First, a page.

delicate

[ del-i-kit ]
/ ˈdɛl ɪ kɪt /

adjective

noun

Archaic. a choice food; delicacy.
Obsolete. a source of pleasure; luxury.

Origin of delicate

1325–75; Middle English delicat < Latin dēlicātus delightful, dainty; akin to delicious

Related forms

Synonym study

1. Delicate, dainty, exquisite imply beauty such as belongs to rich surroundings or which needs careful treatment. Delicate, used of an object, suggests fragility, small size, and often very fine workmanship: a delicate piece of carving. Dainty, in concrete references, suggests a smallness, gracefulness, and beauty that forbid rough handling: a dainty handkerchief; of persons, it refers to fastidious sensibilities: dainty in eating habits. Exquisite suggests an outstanding beauty and elegance, or a discriminating sensitivity and ability to perceive fine distinctions: an exquisite sense of humor.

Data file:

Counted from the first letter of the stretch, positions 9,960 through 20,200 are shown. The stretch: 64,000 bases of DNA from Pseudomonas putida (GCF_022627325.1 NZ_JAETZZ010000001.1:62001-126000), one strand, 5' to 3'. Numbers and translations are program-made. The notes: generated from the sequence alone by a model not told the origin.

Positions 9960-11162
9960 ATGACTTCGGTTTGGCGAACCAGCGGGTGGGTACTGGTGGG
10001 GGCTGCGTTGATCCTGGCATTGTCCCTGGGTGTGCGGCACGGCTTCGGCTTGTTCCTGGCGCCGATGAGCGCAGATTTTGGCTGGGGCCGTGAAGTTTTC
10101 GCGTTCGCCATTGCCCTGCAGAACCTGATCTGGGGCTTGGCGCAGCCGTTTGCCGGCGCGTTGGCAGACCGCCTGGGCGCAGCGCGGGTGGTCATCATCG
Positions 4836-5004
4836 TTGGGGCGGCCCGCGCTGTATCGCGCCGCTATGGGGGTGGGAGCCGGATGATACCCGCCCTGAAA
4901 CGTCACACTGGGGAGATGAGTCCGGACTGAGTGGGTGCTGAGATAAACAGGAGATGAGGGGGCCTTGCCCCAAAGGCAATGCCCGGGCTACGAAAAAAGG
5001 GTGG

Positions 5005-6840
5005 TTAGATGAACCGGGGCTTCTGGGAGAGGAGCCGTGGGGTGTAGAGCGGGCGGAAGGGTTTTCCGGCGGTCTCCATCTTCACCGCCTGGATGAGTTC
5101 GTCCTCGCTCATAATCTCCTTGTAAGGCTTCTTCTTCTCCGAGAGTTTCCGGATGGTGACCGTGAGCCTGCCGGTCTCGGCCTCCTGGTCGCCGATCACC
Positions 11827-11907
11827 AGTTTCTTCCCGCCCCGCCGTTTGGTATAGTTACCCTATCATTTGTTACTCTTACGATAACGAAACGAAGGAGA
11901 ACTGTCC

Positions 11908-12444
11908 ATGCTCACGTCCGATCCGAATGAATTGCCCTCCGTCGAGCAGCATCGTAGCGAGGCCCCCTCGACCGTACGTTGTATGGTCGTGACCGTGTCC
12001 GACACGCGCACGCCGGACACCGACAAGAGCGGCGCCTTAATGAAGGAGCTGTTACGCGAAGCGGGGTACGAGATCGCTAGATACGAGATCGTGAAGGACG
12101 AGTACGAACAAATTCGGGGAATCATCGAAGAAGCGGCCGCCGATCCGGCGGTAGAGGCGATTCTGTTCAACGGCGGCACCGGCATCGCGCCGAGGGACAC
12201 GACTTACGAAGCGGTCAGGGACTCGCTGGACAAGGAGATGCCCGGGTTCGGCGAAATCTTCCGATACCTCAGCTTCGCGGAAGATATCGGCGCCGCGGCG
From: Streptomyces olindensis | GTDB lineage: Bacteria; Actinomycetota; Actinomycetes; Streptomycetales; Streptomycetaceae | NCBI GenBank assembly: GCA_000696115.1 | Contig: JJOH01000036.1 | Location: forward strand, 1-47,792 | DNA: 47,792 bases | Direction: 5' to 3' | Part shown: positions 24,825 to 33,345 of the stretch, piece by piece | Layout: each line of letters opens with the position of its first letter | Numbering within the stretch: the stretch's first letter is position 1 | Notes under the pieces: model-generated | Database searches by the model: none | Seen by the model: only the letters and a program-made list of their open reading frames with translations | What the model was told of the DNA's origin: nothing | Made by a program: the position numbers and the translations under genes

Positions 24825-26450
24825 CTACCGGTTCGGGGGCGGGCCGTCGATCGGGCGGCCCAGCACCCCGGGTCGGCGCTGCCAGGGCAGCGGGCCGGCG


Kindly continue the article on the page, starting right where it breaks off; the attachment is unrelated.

Dictionary.com Unabridged Based on the Random House Unabridged Dictionary, © Random House, Inc. 2019

Examples from the Web for delicate

British Dictionary definitions for delicate

delicate

/ (ˈdɛlɪkɪt) /

adjective

noun

archaic a delicacy; dainty

Derived Forms

delicately, adverbdelicateness, noun

Word Origin for delicate

C14: from Latin dēlicātus affording pleasure, from dēliciae (pl) delight, pleasure; see delicious
Collins English Dictionary - Complete & Unabridged 2012 Digital Edition © William Collins Sons & Co. Ltd. 1979, 1986 © HarperCollins Publishers 1998, 2000, 2003, 2005, 2006, 2007, 2009, 2012